March 29, 2018
FOR IMMEDIATE RELEASE
Allie Shinn, Director of External Relations, ACLU of Okla., firstname.lastname@example.org, 405-525-3831
Gary Taylor, Legal Director, ODLC, email@example.com, 405-436-8211
Oklahoma City, OK – Following the State of Oklahoma’s passage of supplemental funding to avoid its threatened termination of community disability services, the federal district court dismissed Anderson v. Lake, the case challenging the termination. The Oklahoma Disability Law Center and the ACLU of Oklahoma, representing the plaintiffs in the case, commend state officials for taking the necessary steps to at least delay termination of critical waiver services for thousands of Oklahomans with disabilities, but note that the state has far to go to remedy its discrimination against people with disabilities.
On March 26, 2018, Judge Heaton issued an Order dismissing the case stating, “The harm which plaintiffs sought to avoid — the termination of waiver services — has now been avoided . . .”
“We are pleased to be able to tell our clients our litigation resulted in the State’s commitment to maintaining these vital waiver services,” said Gary Taylor, Legal Director for the Oklahoma Disability Law Center. “Our clients are relieved to know they are no longer at immediate risk of unnecessary institutionalization.”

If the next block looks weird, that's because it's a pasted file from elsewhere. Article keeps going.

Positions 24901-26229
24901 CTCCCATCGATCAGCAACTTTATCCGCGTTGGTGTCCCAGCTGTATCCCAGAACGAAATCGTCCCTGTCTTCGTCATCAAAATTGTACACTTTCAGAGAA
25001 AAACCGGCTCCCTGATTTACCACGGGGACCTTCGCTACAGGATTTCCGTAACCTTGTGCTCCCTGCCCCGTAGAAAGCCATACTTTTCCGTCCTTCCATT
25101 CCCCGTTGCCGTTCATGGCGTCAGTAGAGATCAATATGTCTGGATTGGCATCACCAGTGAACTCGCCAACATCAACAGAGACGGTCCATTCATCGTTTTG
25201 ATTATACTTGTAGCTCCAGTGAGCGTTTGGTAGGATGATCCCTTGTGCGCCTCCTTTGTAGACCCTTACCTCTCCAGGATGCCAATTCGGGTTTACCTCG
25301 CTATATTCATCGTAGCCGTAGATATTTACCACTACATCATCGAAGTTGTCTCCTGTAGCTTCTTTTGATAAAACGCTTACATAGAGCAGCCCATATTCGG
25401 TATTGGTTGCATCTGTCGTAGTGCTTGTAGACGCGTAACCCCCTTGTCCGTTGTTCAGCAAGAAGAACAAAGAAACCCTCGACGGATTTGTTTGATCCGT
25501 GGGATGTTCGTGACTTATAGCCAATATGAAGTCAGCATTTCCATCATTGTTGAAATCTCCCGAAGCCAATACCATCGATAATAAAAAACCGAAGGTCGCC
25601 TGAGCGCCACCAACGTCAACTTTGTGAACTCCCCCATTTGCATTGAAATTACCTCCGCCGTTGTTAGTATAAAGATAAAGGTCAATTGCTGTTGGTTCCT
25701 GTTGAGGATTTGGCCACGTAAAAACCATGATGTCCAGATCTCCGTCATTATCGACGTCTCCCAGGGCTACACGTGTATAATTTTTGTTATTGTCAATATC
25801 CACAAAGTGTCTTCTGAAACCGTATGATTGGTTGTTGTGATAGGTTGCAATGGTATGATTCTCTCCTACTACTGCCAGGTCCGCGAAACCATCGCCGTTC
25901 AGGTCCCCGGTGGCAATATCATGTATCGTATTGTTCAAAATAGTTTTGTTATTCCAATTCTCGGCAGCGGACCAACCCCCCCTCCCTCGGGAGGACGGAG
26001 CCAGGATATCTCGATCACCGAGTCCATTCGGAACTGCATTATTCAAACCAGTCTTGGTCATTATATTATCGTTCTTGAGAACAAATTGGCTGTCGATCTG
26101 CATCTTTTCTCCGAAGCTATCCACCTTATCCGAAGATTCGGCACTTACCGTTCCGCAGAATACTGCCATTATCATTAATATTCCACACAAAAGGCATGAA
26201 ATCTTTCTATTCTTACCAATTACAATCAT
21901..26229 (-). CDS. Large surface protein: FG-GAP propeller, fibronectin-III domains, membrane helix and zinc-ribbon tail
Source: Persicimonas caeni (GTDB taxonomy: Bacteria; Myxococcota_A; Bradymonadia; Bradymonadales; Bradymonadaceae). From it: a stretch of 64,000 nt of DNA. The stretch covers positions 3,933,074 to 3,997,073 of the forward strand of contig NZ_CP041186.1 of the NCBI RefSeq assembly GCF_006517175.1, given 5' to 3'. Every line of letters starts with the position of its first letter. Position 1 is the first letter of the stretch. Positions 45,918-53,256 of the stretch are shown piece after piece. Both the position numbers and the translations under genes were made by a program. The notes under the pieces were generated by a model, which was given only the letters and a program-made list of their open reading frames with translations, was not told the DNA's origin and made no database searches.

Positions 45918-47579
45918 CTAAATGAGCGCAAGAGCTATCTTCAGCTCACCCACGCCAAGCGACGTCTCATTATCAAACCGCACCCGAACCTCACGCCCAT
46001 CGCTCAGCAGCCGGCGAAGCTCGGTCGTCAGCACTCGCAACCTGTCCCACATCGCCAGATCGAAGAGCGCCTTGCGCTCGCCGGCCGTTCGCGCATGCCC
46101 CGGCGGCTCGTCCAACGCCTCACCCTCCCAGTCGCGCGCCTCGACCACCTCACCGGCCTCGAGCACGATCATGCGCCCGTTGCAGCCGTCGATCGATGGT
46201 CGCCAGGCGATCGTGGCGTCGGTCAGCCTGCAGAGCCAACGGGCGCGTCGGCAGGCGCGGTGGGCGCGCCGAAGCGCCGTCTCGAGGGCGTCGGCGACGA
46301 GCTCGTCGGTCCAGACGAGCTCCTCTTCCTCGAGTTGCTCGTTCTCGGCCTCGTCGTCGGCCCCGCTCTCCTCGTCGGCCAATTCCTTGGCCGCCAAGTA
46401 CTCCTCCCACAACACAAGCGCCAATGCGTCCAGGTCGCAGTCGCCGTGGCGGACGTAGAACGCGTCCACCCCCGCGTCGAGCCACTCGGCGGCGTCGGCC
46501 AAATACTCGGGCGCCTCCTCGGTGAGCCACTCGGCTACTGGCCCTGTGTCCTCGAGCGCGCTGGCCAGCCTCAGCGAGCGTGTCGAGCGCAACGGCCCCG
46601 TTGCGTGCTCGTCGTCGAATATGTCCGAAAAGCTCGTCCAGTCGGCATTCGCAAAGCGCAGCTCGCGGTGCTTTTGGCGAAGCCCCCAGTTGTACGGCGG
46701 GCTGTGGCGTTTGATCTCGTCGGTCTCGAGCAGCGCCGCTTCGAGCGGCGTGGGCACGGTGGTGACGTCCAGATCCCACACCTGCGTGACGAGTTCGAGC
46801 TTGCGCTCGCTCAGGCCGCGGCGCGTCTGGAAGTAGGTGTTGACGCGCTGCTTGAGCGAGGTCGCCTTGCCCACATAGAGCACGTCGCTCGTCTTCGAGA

However, massive challenges remain, such as the State’s failure to secure alternative services or comply with larger mandates of the Americans with Disabilities Act.
“The State’s motion to dismiss affirmed the State’s commitment not to terminate waiver services during the current fiscal year,” said Brady Henderson, Legal Director for the ACLU of Oklahoma. “However, the State must do far more to avoid continuing litigation to protect the rights of people with disabilities.
“The State must also make a genuine, competent effort to implement the State’s Olmstead Plan. This plan is a roadmap for respecting the rights of people with disabilities, but it currently sits on a shelf collecting dust while the promises within it go unfulfilled,” said Amy Gioletti, Staff Attorney for the ACLU of Oklahoma.
Both organizations will be continuing the fight to remedy the state’s failure to fulfill its obligations to ensure equality for Oklahomans with disabilities. According to Taylor, “ODLC and ACLU of Oklahoma remain committed to protecting the rights of Oklahomans with disabilities as long as those rights are threatened by the State of Oklahoma.”